An increasing number of voters say the terrorists are winning the war against the United States. Over half think profiling and stricter gun laws would make the country safer. Meanwhile, 4-in-10 voters say shootings like the one in Orlando make them feel they need to own a gun.
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That’s according to a new Fox News Poll.
Currently, 44 percent think the United States and its allies are winning the war on terrorism. That’s down from 49 percent in 2010. Nearly as many, 41 percent, say the terrorists are winning. That’s up from 31 percent. The shift comes mainly from Republicans, who are much less likely to say the U.S. is winning now (27 percent) than they were six years ago (48 percent). Democrats are more likely to say the U.S. is winning today than in 2010 by five points.
The poll, released Wednesday, was conducted Sunday through Tuesday evenings. Suicide bombers attacked the Istanbul airport Tuesday, causing 41 deaths and injuring at least 230 more.
A large 84-percent majority thinks most Americans today are feeling more nervous than confident about stopping terrorist attacks. That’s up significantly from 50 percent in 2005 (the last time the question was asked by Fox). Only one-in-ten say Americans are feeling more confident than nervous that the U.S. can prevent attacks (11 percent).
What would make the country safer? Fifty-nine percent think “using profiling techniques to increase government surveillance on certain types of individuals” would increase safety, and 52 percent say “passing stricter gun control laws.”
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Forty-one percent of voters say “encouraging more citizens to carry weapons to defend themselves” would make us safer, yet almost as many, 37 percent, say less safe.
Fifty-three percent support a temporary ban on Muslims entering the U.S., yet only 40 percent think such an action would make the country safer.
There are greater concerns than terrorist attacks. Most voters are extremely or very concerned about the price of health care (85 percent) and the economy (84 percent).
Those concerns are above gun laws (79 percent concerned), attacks by Islamic terrorists (78 percent) and attacks by non-Islamic terrorists (68 percent). Smaller numbers, yet still majorities, are worried about illegal immigration (62 percent) and climate change (56 percent).
Since last June, concern is higher by 11 points on guns, nine points on Islamic terrorist attacks, and six points on the economy.
The top concerns among Republicans are attacks by Islamic terrorists (92 percent concerned) and the economy (89 percent). For Democrats, it’s the price of health care (82 percent), climate change (81 percent), and the economy (80 percent).
Voters worried about gun laws prefer Hillary Clinton over Donald Trump in the general election (48-36 percent). Those concerned about attacks by Islamic terrorists and immigration back Trump over Clinton (45-39 percent and 52-32 percent respectively). Voters concerned about the economy split: 42 Trump vs. 41 Clinton.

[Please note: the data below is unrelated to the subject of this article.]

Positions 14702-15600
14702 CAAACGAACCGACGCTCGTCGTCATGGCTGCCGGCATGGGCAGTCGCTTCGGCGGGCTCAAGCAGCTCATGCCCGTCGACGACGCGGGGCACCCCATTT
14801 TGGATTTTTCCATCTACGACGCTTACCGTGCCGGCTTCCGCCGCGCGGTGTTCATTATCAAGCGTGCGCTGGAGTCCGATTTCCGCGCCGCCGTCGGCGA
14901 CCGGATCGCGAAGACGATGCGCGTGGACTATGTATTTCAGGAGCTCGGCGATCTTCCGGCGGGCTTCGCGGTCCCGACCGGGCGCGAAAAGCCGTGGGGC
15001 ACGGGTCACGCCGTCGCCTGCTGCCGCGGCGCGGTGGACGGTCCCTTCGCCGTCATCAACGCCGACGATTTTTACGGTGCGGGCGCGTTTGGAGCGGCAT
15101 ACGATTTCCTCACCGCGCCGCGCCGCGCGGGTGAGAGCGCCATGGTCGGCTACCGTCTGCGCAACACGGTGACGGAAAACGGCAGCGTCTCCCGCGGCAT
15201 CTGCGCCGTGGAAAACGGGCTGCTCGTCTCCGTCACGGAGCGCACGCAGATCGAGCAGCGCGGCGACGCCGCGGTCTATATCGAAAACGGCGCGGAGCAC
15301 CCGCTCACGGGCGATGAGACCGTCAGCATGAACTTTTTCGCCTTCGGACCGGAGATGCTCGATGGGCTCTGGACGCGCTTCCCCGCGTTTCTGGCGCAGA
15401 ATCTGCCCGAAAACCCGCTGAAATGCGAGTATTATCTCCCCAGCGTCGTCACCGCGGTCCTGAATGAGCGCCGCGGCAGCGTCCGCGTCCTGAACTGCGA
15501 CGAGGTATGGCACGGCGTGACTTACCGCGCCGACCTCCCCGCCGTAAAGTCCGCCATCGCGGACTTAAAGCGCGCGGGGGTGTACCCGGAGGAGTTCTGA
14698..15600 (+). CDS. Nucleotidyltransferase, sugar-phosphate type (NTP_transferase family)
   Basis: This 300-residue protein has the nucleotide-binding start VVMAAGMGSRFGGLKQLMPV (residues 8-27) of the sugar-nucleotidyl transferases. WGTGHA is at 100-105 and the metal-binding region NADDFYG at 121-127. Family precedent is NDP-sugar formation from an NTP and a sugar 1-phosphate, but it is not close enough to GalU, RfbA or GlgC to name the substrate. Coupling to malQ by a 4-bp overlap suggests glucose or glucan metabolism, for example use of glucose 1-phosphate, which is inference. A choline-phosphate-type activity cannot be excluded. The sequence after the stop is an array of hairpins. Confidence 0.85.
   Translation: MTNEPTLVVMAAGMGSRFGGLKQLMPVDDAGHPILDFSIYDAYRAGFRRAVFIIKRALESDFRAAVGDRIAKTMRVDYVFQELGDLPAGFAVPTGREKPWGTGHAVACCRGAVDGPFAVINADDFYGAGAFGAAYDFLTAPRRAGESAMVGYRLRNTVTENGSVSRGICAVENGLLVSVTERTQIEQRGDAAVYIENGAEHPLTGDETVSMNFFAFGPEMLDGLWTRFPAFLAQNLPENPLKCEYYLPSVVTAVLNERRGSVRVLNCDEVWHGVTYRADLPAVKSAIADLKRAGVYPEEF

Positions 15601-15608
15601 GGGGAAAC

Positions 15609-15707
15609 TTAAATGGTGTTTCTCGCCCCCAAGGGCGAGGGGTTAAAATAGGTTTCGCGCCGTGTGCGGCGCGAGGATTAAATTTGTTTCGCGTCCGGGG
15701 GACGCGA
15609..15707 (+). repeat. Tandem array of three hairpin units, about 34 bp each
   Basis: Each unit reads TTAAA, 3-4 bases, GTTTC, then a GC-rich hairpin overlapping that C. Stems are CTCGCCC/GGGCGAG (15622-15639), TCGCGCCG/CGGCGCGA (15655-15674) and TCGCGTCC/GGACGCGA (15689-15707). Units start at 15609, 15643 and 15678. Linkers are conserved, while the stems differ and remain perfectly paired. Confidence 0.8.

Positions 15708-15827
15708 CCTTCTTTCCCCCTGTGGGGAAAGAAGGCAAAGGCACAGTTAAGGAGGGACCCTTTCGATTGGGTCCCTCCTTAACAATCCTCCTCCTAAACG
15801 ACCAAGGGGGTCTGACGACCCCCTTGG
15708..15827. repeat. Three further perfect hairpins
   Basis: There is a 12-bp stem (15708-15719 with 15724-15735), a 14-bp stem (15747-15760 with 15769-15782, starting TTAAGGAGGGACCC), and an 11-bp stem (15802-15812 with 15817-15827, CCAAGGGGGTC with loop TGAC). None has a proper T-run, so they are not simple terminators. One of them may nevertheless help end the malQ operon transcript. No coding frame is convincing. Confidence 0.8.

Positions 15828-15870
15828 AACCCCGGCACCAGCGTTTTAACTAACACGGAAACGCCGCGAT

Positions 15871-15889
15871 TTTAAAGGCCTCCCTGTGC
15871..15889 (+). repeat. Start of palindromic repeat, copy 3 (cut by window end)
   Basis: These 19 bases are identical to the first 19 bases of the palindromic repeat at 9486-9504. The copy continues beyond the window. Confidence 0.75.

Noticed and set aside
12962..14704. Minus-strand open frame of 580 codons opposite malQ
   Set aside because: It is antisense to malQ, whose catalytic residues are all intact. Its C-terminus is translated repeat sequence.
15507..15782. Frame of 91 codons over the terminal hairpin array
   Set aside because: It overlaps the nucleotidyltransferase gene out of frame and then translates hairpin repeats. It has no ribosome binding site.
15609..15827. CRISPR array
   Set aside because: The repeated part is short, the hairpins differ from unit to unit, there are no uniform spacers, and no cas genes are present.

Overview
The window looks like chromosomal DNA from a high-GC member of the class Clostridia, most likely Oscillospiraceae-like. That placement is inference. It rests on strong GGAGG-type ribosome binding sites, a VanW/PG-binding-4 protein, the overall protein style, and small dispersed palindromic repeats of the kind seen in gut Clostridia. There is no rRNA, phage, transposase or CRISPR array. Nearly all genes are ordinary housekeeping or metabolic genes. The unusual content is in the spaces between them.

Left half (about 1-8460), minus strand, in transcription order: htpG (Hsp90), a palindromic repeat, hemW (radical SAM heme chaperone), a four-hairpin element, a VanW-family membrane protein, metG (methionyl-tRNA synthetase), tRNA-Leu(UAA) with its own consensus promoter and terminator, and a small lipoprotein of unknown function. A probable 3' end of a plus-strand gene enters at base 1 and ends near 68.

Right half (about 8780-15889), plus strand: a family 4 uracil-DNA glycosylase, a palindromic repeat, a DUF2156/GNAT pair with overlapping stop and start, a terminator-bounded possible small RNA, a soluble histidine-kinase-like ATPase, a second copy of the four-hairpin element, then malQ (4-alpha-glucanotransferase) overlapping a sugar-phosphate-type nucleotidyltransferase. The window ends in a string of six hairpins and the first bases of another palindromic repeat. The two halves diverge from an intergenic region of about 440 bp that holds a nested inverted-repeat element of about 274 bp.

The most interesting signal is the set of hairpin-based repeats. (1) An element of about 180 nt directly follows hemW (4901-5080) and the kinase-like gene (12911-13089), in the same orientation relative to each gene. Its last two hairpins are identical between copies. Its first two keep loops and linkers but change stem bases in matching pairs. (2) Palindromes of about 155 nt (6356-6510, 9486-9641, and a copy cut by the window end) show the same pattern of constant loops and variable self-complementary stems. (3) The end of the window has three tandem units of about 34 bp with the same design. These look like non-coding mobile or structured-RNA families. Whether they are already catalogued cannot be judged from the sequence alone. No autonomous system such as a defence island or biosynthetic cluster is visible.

Views are divided over whether the June 12 shooting at a gay nightclub in Orlando is better described as a “mass murder” (45 percent) or a “terrorist attack” (43 percent).
The Muslim gunman pledged allegiance to ISIS as he killed 49 people and wounded more than 50 others. He was born in the United States to parents from Afghanistan.
By an eight-point margin, voters think there would be fewer victims of mass shootings if more people carried guns (47 percent) than if guns were banned (39 percent).
Gun sales typically increase following a major shooting. The poll asked voters to pick between two opposite reactions after an event like Orlando. For 40 percent their response is “I need to get a gun,” while 33 percent feel “The country has got to get rid of guns.”
Forty-six percent of voters report living in a household where someone owns a gun. These gun owners are more likely to call the Orlando shooting a terrorist attack (53 percent), to think there would be fewer shooting victims if more people carried guns (66 percent), and to feel the need to buy a gun after a shooting (58 percent).
President Obama’s job rating remains in positive territory: 50 percent of voters approve of his performance, while 47 percent disapprove. In early June it was 51-46 percent (June 5-8).
Before that, the last time Obama’s job rating was this high was just before he was re-elected in 2012, when 51 percent approved and 46 percent disapproved (October 28-30, 2012).
Voters split on the job Obama’s doing on the economy, as 48 percent both approve and disapprove. Still, that’s his best issue. He receives lower marks for his handling of health care (44 approve vs. 53 disapprove), foreign policy (43-50 percent), and terrorism (43-53 percent).
His worst ratings are on gun control. Only 36 percent of voters approve, while 59 percent disapprove. That’s up from a record low 35 percent approval in January 2014.
While 87 percent of Democrats approve of Obama’s overall job performance, that drops to 63 percent on gun control.
The Fox News poll is based on landline and cellphone interviews with 1,017 randomly chosen registered voters nationwide and was conducted under the joint direction of Anderson Robbins Research (D) and Shaw & Company Research (R) from June 26-28, 2016. The poll has a margin of sampling error of plus or minus three percentage points for all registered voters.